The victims of Friday'swere in a place where they should always feel safe -- in a time when many do not. For generation lockdown, the question is no longer if it could happen, as much as when it will happen.
"Was there a part of you... that was like, 'This is not real. This would not happen in my school,'" someone asked Paige Curry, a student at Texas' Santa Fe High School.
"No, there wasn't," Curry said. "It's been happening everywhere. I felt -- I've always kind of felt like eventually it was gonna happen here, too. So, I don't know. I wasn't surprised, I was just scared."
It's worth another listen: "no" part of her thought it couldn't happen at her school.
She is the newest member of the heartbreaking chorus formed from voices around the country, from Lexington Park, Maryland, to Benton, Kentucky.
"I didn't really believe that something like this would happen to a school near me," said Makayla Bonds, in Maryland. "And it's really scary."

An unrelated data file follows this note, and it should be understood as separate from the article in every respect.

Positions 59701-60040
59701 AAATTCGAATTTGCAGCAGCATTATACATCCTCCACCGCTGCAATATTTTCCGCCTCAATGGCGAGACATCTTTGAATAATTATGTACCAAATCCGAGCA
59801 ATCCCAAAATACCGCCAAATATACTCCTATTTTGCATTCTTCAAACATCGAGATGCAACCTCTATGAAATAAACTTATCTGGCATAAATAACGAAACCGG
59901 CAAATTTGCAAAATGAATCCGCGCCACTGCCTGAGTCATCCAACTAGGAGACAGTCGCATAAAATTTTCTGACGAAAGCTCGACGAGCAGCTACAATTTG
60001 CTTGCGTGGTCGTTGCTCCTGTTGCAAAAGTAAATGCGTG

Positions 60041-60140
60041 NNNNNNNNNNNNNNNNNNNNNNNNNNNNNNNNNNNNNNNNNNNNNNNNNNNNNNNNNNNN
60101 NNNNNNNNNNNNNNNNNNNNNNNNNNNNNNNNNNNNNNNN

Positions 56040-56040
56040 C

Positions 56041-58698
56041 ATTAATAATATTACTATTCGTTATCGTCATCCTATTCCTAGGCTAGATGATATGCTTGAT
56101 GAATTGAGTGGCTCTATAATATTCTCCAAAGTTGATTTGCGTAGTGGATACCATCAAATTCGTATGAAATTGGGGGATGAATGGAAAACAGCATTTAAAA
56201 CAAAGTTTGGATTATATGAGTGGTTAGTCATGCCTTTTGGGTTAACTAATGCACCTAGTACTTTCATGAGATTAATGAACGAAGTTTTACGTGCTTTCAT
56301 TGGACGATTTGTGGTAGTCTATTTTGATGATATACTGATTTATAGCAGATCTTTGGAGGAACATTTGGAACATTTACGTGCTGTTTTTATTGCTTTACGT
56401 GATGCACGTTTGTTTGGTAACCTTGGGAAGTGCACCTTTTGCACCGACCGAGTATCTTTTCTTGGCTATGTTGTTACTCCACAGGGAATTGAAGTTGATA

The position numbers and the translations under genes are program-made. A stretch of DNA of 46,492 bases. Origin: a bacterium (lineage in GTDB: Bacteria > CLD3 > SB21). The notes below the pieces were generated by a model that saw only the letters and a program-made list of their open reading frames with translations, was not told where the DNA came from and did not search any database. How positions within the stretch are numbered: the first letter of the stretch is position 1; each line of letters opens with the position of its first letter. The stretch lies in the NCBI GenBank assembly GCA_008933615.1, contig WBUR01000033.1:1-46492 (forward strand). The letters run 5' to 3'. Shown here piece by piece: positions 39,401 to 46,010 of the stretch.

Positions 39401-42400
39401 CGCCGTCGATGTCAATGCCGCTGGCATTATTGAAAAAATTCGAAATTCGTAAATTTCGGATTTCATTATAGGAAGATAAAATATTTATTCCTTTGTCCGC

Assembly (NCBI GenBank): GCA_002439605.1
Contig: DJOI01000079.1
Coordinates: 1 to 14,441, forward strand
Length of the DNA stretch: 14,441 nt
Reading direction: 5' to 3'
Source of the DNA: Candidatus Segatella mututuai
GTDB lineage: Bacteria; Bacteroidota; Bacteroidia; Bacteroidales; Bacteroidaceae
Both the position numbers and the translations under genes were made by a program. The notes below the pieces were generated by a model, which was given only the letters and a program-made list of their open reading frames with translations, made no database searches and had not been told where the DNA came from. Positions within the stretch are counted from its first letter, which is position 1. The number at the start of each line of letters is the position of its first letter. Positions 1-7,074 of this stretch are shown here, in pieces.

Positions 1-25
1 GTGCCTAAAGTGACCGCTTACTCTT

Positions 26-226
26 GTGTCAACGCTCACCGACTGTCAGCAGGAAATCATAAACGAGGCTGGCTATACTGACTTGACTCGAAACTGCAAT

"There was a lot of blood everywhere it was horrible," said a student in Kentucky.
It's a generation that knows no matter how forcefully theytheir experience suggests they probably will.
In 2018 alone, there have already been 16 school shootings -- the highest number at this point during any year since 1999.
Rome Shubert, a sophomore at the school, was treated for a gunshot wound to the head. "[The gunman] had fired 10 to 12 shots in the room before he left," he said. "I'm one of the lucky ones and I'm glad that God spared me but I just feel bad they didn't make it. They had no reason to be shot -- they didn't deserve that."
Santa Fe High School was on lockdown less than three months ago. Today, it was for real, which is why one girl no longer thought it couldn't happen at her school.
"I wasn't surprised, I was just scared," she said.
And sadly, she is the voice of this generation.